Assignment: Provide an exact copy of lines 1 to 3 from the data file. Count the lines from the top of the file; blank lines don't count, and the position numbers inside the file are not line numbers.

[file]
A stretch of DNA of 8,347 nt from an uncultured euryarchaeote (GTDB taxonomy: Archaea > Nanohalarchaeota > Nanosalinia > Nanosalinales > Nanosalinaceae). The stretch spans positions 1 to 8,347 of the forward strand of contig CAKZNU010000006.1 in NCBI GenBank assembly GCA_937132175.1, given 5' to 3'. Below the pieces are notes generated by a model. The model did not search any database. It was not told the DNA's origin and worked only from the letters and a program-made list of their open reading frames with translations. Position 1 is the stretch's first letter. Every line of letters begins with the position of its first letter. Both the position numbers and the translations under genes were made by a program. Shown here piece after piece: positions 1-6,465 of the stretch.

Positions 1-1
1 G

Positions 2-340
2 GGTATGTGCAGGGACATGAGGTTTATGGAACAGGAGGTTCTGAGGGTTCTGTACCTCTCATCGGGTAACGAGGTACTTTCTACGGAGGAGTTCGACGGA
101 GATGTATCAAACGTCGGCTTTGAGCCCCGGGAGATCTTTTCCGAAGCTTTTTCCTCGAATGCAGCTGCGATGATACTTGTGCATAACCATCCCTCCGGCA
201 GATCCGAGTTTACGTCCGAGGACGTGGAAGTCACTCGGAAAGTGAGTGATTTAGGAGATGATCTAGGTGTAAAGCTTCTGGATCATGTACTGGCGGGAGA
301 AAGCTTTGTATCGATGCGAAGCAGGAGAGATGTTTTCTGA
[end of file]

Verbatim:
A stretch of DNA of 8,347 nt from an uncultured euryarchaeote (GTDB taxonomy: Archaea > Nanohalarchaeota > Nanosalinia > Nanosalinales > Nanosalinaceae). The stretch spans positions 1 to 8,347 of the forward strand of contig CAKZNU010000006.1 in NCBI GenBank assembly GCA_937132175.1, given 5' to 3'. Below the pieces are notes generated by a model. The model did not search any database. It was not told the DNA's origin and worked only from the letters and a program-made list of their open reading frames with translations. Position 1 is the stretch's first letter. Every line of letters begins with the position of its first letter. Both the position numbers and the translations under genes were made by a program. Shown here piece after piece: positions 1-6,465 of the stretch.

Positions 1-1
1 G